Monday, December 15, 2014

A Few of My Favorite Things

I've learned to focus my enjoyment of winter holidays on the things that make my heart go pitter pat. These are:
  • Sending Christmas cards - in part because I love to receive Christmas cards. But sending them helps me remember the people who are important to me and gives me at least one touch point with them each year. BMG and I make a point of sending them to every family invited to our wedding, if only to communicate "Look! We're still married! Thanks for your support!"
  • Decorating the outside of The Tiny Bungalow, complete with lights. I love coming home at the end of the day to a gaily lit home and am thrilled by the beauty of evergreens with pops of colors adorning the house. And I try to decorate in non-denominational ways, so I can leave the lights up throughout the winter without looking like a lazy neighbor. Even better than admiring my house, is driving around to see other people's outdoor decorations. From the tacky to the sublime, I love it all. This may be, in part, because as a child my parents would drive me and my sibs through downtown Syracuse to look at the municipal lights after the Christmas Eve service at my grandmother's church. Riots of light mean, to the child in me, that it is *almost* time for Santa to visit. 
  • Delivering homemade cookies to neighbors and service people who make my life easier. For BMG and I this includes our mailman, the trash guy, our pharmacists and the ladies at the post office. We've also given to the UPS guy, the folks who staff the dump on the weekend and our favorite bartenders. This year's mason jar inspiration came from the folks at The Decorated Cookie. (And bonus! All of the mason jars we bought for the lemonade bar at the wedding are now officially out of the basement!)
  • Wrapping packages in unique and colorful ways, with the end goal being a Christmas tree surrounded by a rainbow of beautiful gifts. My mom has always been a generous gift giver, and the pristine display of presents under the tree on Christmas morning was a thrill I remember from childhood. This year, I've handmade gift embellishments that look like gnomes and am wrapping in craft paper and bakers twine.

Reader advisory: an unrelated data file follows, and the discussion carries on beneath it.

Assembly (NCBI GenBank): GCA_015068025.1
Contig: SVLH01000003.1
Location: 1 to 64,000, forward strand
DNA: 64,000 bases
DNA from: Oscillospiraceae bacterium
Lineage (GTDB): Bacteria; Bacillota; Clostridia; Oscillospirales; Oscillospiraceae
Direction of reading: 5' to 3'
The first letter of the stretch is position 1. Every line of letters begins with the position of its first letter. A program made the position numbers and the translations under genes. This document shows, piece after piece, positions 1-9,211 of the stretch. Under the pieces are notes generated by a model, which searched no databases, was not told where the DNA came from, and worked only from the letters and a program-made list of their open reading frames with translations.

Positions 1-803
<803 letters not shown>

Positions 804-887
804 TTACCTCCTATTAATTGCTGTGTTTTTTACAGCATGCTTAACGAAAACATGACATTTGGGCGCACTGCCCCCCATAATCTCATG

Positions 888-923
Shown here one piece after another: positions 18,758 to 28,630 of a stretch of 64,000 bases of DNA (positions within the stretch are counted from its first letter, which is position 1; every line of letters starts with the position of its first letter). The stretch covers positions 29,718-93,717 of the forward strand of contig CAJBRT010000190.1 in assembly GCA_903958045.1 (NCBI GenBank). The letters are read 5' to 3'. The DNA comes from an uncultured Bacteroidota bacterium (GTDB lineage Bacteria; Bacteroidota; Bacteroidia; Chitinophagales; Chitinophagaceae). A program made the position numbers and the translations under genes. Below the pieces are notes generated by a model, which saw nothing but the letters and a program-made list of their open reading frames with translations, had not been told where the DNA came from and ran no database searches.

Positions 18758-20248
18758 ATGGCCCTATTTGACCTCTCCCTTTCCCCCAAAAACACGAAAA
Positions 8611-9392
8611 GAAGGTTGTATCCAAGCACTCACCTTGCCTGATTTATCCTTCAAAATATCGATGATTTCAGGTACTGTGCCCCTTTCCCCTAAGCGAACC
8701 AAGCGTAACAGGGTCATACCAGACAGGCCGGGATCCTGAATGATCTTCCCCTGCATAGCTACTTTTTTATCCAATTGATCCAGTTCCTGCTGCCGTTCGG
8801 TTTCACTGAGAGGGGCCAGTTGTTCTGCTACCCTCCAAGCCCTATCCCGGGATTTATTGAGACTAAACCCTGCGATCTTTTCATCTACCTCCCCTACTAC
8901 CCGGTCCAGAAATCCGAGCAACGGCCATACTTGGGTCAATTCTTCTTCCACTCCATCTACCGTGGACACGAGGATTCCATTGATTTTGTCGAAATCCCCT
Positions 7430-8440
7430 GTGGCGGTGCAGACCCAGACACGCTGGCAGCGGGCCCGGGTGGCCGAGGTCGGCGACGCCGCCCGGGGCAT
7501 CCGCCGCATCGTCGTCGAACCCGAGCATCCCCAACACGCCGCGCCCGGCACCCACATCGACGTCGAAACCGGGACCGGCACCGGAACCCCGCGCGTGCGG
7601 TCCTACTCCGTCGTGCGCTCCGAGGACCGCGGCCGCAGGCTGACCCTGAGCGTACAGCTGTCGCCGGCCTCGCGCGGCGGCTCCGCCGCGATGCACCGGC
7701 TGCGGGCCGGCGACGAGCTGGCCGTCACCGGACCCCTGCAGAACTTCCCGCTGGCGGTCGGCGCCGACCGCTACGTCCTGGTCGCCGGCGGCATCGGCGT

• Christmas music, particularly the classics sung by Rat Pack-era musicians and other jazzy performers. I love listening to the music and singing it. I'm sorry caroling is considered so dorky, because it gives me a thrill to sing Christmas songs and to deliver the gift of music to neighbors. I also enjoy medieval choral music at Christmas time; it transports me to another time and place. I try to go to one concert a year. Usually by myself because no one else I know can stomach the stuff. 
Giving gifts to children in need, filling Christmas stockings, festive Christmas parties, eggnog and the joyful crowds at shopping malls are also among my favorite aspects of the seasons.
    What are the aspects of the holiday I don't like so much? Just three things come to mind: 
    • Obligation gift buying, particularly obligation gift giving generated by a surprise gift from a friend. Why? Unless the gift is one that I can return with a box of cookies, there is usually implied reciprocity that I may not be feeling. This, in turn, makes me feel pissy about shopping, rather than feeling generous love. So if you plan to give me a gift worth more than a loving token, consider talking with me about first. 
    • Disassembling the Christmas tree. The needles, the repacking of the ornaments, the scramble to find packing material for fragile items. Ugh. How do I deal? By making an indoor Christmas tree a rare occurrence rather than the norm. This year, BMG and I have decorated a tabletop Eiffel Tower instead of a tree. I'm telling people this is a "no tree" year because we have a kitten. While this is true, I'm grateful for the excuse to not have a tree indoors. (Hmmm. Maybe we'll get a kitten every year?) 
    Being childless by choice is one of the reasons I am able to make the winter holidays, and especially Christmas, exactly what I want it to be. I don't have the need to create magic for my children through contrivances like "Elf on a Shelf," nor do I have to withstand hours in line at the big box toy store or whiny children anxious for the 25th to arrive.

    Childless or not, what are your favorite parts of Hanukkah, Solstice, Christmas and/or Kwanzaa? And what do you do to make the winter holidays joyful for you and your family?

    And, are there parts you don't like so much? What do you do to minimize or avoid them?

    Regardless of what parts of the winter holidays you love (or don't), I wish you a Merry Christmas and a happy new year!

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